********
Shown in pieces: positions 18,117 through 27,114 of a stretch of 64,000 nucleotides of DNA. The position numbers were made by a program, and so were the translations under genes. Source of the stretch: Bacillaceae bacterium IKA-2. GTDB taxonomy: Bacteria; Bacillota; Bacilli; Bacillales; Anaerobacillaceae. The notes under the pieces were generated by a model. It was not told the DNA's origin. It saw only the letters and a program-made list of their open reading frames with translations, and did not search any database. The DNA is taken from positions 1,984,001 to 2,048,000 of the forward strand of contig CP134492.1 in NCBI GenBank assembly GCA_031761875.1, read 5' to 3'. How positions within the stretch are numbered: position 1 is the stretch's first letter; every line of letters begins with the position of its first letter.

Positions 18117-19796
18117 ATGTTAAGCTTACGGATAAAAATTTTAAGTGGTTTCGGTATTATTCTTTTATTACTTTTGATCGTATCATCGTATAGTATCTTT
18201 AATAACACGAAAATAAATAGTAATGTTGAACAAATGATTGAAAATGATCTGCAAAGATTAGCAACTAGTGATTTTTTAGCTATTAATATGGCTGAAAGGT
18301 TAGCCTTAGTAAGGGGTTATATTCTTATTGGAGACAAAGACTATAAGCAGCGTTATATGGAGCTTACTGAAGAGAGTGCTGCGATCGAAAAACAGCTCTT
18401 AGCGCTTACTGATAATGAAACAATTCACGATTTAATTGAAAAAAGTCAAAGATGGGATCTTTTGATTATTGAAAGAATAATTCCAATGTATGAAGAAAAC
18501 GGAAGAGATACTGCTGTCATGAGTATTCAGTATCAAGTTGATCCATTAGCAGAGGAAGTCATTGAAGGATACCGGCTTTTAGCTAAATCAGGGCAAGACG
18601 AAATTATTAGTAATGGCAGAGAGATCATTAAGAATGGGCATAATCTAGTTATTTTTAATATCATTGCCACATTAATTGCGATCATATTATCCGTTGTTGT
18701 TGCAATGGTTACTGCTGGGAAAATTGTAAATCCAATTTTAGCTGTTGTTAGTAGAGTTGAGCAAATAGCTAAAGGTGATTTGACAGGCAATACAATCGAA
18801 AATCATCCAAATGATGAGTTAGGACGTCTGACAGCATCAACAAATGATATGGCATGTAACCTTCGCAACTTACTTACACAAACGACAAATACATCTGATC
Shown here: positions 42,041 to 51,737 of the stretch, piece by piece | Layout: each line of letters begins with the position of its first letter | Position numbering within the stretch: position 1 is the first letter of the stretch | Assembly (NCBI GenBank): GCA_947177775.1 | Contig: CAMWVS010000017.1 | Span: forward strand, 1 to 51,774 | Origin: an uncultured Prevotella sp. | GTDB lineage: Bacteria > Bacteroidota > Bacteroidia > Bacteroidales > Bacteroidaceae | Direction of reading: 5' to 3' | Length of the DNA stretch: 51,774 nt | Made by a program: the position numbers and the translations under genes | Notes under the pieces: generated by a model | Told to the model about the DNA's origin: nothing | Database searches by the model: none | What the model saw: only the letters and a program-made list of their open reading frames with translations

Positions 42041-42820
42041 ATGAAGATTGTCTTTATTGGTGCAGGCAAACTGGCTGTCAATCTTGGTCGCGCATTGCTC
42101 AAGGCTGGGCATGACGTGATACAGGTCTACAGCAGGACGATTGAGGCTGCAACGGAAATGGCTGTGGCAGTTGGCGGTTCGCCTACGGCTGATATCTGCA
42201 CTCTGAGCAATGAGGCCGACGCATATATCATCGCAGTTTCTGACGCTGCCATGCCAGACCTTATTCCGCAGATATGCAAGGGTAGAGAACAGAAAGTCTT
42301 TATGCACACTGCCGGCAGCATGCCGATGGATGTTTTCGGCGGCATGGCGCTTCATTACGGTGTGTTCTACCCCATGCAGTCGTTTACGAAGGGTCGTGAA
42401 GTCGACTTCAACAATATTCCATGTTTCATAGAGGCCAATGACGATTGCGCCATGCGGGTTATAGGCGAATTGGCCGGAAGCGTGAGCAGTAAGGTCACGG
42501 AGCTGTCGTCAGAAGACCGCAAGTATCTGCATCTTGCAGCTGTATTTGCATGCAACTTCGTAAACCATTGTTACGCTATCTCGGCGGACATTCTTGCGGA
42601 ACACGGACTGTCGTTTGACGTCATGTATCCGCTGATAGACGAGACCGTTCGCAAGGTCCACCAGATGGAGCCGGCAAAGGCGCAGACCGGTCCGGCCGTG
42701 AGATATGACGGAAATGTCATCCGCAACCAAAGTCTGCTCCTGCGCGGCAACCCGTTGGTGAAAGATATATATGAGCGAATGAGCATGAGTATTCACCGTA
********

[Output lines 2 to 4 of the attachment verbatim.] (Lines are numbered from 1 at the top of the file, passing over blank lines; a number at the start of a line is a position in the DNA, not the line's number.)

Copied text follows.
Positions 18117-19796
18117 ATGTTAAGCTTACGGATAAAAATTTTAAGTGGTTTCGGTATTATTCTTTTATTACTTTTGATCGTATCATCGTATAGTATCTTT
18201 AATAACACGAAAATAAATAGTAATGTTGAACAAATGATTGAAAATGATCTGCAAAGATTAGCAACTAGTGATTTTTTAGCTATTAATATGGCTGAAAGGT